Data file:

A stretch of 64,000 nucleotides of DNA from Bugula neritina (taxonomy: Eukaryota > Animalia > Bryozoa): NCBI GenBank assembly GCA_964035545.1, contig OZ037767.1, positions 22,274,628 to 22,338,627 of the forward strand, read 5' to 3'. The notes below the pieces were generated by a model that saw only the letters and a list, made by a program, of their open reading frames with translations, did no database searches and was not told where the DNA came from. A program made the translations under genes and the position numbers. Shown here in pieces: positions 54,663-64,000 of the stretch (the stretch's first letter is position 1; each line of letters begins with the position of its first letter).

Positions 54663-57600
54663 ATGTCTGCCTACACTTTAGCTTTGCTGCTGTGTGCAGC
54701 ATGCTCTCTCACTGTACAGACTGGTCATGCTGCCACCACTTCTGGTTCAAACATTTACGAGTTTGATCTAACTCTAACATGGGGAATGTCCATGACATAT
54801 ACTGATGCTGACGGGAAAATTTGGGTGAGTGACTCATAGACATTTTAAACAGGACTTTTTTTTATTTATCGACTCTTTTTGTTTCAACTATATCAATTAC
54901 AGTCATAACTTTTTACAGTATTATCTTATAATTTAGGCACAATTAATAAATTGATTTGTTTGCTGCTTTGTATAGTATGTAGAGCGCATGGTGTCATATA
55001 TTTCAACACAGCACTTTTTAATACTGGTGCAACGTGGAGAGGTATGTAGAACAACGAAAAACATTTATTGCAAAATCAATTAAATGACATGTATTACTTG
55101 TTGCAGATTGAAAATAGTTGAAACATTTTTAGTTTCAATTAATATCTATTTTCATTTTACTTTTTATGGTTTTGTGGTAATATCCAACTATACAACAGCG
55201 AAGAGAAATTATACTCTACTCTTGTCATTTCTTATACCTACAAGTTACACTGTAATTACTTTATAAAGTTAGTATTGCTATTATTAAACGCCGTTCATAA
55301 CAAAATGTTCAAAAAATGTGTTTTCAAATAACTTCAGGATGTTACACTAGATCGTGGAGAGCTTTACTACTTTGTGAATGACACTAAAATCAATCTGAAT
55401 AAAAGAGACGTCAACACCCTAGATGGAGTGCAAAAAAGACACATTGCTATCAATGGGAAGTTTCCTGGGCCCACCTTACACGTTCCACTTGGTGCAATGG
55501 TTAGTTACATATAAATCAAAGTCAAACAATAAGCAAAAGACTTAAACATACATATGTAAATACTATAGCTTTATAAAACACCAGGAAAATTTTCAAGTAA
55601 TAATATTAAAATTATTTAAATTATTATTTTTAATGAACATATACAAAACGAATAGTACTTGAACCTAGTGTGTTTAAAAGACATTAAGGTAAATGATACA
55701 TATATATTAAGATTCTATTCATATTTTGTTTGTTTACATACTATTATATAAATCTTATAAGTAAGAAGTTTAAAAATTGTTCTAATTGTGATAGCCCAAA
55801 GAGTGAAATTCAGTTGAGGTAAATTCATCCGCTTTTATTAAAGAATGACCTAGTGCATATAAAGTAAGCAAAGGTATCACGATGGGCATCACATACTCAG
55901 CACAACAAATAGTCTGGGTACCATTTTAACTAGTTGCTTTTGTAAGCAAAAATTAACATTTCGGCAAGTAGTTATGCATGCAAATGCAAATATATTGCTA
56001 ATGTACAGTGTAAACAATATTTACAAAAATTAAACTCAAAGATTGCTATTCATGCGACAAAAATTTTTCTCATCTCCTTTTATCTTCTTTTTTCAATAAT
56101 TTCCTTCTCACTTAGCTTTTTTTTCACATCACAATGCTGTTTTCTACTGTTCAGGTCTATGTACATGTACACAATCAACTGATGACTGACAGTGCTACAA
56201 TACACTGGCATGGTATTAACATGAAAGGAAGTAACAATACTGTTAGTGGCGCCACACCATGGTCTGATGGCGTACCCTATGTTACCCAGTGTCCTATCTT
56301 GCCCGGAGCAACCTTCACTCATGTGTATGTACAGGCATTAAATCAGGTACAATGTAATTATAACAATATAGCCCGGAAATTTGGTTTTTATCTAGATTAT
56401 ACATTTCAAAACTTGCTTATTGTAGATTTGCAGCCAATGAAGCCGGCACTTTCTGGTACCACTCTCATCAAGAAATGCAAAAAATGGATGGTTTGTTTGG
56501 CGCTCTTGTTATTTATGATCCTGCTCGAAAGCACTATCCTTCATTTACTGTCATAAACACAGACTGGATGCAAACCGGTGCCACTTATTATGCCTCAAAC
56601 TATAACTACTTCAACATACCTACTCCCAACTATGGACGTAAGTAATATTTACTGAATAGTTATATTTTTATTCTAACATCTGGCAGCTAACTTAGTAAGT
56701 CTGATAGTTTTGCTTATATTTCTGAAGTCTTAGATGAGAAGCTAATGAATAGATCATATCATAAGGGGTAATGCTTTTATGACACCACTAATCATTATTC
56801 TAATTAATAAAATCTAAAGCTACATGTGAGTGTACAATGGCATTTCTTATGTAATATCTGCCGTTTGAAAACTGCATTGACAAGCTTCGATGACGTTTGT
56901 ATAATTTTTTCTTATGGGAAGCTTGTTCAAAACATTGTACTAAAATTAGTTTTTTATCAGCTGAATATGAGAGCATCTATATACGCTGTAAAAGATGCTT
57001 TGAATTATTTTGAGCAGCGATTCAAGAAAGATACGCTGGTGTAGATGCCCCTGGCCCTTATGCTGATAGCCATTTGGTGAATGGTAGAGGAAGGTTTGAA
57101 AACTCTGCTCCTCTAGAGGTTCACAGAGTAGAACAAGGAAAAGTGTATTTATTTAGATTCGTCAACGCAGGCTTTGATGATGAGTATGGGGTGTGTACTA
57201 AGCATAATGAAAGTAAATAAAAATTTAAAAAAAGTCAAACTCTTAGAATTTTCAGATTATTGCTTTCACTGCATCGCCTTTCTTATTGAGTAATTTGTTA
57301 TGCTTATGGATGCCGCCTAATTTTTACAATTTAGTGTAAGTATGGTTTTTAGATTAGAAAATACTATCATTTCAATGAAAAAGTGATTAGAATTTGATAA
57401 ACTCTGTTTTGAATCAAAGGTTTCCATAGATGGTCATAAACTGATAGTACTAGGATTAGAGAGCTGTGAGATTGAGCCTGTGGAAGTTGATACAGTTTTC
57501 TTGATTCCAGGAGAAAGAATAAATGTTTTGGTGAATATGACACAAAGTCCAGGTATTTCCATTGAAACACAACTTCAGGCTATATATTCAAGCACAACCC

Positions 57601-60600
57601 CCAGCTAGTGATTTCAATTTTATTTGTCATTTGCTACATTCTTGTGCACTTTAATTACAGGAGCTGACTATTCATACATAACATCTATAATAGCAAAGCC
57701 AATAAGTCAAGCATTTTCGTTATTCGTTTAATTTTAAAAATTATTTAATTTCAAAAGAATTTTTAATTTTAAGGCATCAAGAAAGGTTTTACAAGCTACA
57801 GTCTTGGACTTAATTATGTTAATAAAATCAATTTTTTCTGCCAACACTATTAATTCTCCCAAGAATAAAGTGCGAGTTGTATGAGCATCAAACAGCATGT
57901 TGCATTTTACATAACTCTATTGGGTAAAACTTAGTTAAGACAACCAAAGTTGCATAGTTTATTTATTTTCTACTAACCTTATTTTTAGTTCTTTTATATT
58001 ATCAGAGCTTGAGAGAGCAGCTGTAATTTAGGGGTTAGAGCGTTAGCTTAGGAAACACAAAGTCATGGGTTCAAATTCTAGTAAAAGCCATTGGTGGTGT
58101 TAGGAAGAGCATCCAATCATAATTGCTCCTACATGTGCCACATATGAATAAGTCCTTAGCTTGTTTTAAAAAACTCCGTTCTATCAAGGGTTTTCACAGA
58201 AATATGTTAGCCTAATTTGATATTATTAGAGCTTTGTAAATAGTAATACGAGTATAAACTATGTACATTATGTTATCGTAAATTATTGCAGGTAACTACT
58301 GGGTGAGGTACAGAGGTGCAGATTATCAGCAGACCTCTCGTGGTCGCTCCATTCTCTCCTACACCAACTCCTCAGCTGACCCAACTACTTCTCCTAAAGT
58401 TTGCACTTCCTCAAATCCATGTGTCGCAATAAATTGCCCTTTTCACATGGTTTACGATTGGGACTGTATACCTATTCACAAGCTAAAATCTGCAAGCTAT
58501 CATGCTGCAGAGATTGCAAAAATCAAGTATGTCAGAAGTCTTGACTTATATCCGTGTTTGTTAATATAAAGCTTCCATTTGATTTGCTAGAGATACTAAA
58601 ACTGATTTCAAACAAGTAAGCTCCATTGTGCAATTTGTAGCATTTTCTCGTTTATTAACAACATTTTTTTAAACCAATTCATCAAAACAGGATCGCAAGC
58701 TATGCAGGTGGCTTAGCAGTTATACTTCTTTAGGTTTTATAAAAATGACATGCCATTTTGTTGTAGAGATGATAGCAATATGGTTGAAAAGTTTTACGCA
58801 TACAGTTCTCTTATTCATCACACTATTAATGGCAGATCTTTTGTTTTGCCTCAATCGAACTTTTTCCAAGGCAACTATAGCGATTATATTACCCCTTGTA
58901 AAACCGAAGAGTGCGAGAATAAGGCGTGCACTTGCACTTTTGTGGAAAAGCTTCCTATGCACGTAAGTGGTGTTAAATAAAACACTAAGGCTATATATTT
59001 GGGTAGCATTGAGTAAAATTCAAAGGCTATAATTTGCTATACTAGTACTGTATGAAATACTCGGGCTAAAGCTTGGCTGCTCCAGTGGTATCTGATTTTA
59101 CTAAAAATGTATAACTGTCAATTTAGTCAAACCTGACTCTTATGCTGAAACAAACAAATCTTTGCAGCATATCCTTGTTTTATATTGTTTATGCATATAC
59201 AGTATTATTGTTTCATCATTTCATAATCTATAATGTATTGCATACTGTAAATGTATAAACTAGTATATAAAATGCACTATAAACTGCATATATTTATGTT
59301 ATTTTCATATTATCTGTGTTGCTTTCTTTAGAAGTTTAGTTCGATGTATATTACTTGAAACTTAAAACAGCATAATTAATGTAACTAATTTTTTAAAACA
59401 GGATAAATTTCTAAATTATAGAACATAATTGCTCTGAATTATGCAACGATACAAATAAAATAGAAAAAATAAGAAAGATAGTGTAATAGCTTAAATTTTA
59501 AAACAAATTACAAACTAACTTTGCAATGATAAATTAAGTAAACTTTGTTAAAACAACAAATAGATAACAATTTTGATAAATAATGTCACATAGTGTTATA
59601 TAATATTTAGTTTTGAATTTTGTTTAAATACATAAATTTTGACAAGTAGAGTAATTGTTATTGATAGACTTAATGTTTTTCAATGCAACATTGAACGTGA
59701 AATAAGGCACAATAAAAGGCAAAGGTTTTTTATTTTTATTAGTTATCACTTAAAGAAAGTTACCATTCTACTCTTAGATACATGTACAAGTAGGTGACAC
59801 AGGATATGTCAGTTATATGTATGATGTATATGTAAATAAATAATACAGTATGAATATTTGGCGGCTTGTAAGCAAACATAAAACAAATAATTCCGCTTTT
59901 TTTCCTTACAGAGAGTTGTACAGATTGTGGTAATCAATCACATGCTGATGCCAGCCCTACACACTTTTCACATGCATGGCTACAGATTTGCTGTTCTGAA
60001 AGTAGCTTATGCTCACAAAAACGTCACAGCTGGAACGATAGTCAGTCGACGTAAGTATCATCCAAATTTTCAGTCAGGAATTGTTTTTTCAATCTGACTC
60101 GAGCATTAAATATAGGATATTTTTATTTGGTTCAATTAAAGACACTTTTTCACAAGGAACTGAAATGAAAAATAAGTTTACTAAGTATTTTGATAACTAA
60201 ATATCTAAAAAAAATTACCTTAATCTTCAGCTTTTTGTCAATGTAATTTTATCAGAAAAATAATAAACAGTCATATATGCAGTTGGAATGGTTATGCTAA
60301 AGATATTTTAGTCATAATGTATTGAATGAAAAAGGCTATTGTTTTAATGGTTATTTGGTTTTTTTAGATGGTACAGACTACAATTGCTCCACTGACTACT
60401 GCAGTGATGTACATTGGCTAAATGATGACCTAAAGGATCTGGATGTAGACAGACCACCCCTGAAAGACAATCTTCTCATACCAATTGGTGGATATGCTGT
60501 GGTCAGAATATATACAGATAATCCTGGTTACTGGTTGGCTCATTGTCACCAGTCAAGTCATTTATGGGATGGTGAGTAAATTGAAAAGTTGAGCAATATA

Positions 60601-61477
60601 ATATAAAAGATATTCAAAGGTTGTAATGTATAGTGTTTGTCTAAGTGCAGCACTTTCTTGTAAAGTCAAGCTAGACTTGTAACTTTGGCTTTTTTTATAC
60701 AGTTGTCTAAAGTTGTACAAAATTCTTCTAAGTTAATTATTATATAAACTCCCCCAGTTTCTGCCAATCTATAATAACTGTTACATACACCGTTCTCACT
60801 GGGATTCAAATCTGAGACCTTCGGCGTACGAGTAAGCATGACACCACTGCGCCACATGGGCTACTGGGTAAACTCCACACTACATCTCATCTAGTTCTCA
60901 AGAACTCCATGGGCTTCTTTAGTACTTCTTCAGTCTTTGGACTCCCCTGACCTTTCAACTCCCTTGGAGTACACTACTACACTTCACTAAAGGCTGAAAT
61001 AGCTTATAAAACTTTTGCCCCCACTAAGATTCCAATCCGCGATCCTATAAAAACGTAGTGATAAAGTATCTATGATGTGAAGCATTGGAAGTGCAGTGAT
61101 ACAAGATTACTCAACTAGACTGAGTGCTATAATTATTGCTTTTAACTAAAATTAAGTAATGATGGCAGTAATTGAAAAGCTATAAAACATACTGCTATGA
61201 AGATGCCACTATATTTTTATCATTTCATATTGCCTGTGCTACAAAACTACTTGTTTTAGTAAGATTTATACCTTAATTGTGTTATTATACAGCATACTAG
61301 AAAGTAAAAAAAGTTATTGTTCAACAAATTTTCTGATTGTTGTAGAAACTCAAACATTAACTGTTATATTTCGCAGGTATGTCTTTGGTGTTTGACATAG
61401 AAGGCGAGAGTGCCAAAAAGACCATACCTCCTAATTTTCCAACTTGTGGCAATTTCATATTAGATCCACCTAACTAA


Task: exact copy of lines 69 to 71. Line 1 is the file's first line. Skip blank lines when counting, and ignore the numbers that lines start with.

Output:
61001 AGCTTATAAAACTTTTGCCCCCACTAAGATTCCAATCCGCGATCCTATAAAAACGTAGTGATAAAGTATCTATGATGTGAAGCATTGGAAGTGCAGTGAT
61101 ACAAGATTACTCAACTAGACTGAGTGCTATAATTATTGCTTTTAACTAAAATTAAGTAATGATGGCAGTAATTGAAAAGCTATAAAACATACTGCTATGA
61201 AGATGCCACTATATTTTTATCATTTCATATTGCCTGTGCTACAAAACTACTTGTTTTAGTAAGATTTATACCTTAATTGTGTTATTATACAGCATACTAG